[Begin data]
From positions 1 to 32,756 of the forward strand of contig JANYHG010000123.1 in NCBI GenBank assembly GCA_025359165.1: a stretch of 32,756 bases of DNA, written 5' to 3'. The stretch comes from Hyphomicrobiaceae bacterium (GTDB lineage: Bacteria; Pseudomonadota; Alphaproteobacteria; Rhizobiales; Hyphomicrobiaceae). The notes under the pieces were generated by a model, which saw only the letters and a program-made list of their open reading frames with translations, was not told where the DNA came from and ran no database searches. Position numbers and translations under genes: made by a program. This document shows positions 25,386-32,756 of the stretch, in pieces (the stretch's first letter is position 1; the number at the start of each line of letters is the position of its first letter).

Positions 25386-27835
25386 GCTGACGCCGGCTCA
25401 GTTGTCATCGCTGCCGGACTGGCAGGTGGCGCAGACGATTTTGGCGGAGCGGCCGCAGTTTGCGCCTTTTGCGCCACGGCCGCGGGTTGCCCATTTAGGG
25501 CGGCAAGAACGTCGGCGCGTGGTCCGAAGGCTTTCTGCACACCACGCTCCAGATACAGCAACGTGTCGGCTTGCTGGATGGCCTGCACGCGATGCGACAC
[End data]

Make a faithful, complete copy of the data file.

From positions 1 to 32,756 of the forward strand of contig JANYHG010000123.1 in NCBI GenBank assembly GCA_025359165.1: a stretch of 32,756 bases of DNA, written 5' to 3'. The stretch comes from Hyphomicrobiaceae bacterium (GTDB lineage: Bacteria; Pseudomonadota; Alphaproteobacteria; Rhizobiales; Hyphomicrobiaceae). The notes under the pieces were generated by a model, which saw only the letters and a program-made list of their open reading frames with translations, was not told where the DNA came from and ran no database searches. Position numbers and translations under genes: made by a program. This document shows positions 25,386-32,756 of the stretch, in pieces (the stretch's first letter is position 1; the number at the start of each line of letters is the position of its first letter).

Positions 25386-27835
25386 GCTGACGCCGGCTCA
25401 GTTGTCATCGCTGCCGGACTGGCAGGTGGCGCAGACGATTTTGGCGGAGCGGCCGCAGTTTGCGCCTTTTGCGCCACGGCCGCGGGTTGCCCATTTAGGG
25501 CGGCAAGAACGTCGGCGCGTGGTCCGAAGGCTTTCTGCACACCACGCTCCAGATACAGCAACGTGTCGGCTTGCTGGATGGCCTGCACGCGATGCGACAC